Victorian College of Agriculture and Horticulture

The Victorian College of Agriculture & Horticulture, abbreviated VCAH, was a grouping of the agricultural colleges of the State of Victoria in Australia. Formed in 1983, it was later incorporated as a company limited by guarantee in 1991. It provided a coordinated framework for the five colleges of Burnley (1891), Dookie (1886), Gilbert Chandler (1967), Glenormiston (1971) and Longerenong (1889), and the McMillan Rural Studies Centre (1977) to form a single institution. Separation from the Victorian Department of Agriculture had been a dream for decades and in becoming a reality created an innovative and flexible institution which enlivened Victorian agricultural education, creating real competition with the two university providers (University of Melbourne and La Trobe University).

In 1997, the College merged with similar departments at the University of Melbourne to form that university’s Institute of land and food resources (later Faculty of Land and Food Resources). This ‘ merger’ was more of a takeover, and only the Burnley and Dookie campus remain with the university in 2020, with the other campuses being moved to the TAFE sector fairly rapidly after the merger. The remaining campuses bear little resemblance to those of the 1990s in terms of their course offerings. Dookie was a virtual ghost town up until recent changes for student residency in the BAg. The merger period was a brutal period for former VCAH staff, with many long-serving staff having their employment terminated because they did not fit the university teaching-research ideal. Many staff felt as if they had been sold-out by VCAH management.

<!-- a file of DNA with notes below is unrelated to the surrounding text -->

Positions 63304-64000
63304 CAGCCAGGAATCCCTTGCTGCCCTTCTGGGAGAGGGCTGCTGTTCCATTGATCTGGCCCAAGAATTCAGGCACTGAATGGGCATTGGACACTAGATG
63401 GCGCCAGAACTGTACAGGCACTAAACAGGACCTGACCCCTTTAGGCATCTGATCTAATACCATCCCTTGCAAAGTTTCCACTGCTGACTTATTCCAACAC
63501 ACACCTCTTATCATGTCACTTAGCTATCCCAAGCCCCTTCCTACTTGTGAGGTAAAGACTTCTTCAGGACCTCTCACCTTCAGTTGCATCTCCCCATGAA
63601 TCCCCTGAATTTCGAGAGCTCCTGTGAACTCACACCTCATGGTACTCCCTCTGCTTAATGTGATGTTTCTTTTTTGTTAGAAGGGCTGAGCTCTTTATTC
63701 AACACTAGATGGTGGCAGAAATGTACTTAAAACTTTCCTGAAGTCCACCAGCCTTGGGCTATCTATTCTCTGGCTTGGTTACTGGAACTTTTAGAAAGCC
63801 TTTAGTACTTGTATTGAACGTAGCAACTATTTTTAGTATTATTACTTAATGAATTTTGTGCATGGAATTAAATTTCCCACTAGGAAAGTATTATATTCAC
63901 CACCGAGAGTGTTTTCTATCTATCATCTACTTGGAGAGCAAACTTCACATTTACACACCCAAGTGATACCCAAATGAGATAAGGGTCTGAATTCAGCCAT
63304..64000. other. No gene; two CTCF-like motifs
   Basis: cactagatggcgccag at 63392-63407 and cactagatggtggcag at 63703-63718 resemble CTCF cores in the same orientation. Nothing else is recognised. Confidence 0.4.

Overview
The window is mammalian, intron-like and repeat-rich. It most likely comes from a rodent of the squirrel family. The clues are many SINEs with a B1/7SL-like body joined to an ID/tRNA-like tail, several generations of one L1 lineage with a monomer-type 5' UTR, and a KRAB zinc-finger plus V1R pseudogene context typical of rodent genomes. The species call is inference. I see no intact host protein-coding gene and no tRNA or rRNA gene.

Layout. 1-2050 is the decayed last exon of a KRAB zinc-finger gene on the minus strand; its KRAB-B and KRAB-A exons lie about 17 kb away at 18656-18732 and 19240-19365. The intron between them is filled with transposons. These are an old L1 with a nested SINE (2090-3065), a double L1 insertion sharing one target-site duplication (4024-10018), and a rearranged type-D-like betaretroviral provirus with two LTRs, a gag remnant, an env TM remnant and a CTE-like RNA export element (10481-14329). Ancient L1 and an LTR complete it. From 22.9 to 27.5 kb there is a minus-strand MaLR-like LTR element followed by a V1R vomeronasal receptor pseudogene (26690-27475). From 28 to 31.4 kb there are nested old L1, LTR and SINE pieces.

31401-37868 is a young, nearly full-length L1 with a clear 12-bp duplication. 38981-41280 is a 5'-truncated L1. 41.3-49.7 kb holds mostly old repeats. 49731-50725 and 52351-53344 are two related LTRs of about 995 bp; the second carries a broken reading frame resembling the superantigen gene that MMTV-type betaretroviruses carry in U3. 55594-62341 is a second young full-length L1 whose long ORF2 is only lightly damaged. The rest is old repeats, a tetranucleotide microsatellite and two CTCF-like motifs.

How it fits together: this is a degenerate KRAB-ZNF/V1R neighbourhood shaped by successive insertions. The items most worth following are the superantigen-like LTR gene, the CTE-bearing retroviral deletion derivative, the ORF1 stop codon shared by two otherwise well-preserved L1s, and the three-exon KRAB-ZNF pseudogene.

In a hostile funding period, VCAH proved an essential component to the preservation of practically oriented education for the primary industries sector. A thorn in the side of other institutions, it provided the reminder of the need for relevance and the strength of industry as a partner. Such resilience should not have surprised the universities or the Department of Agriculture, for it was an institution conceived in conflict and born strong after a difficult birth.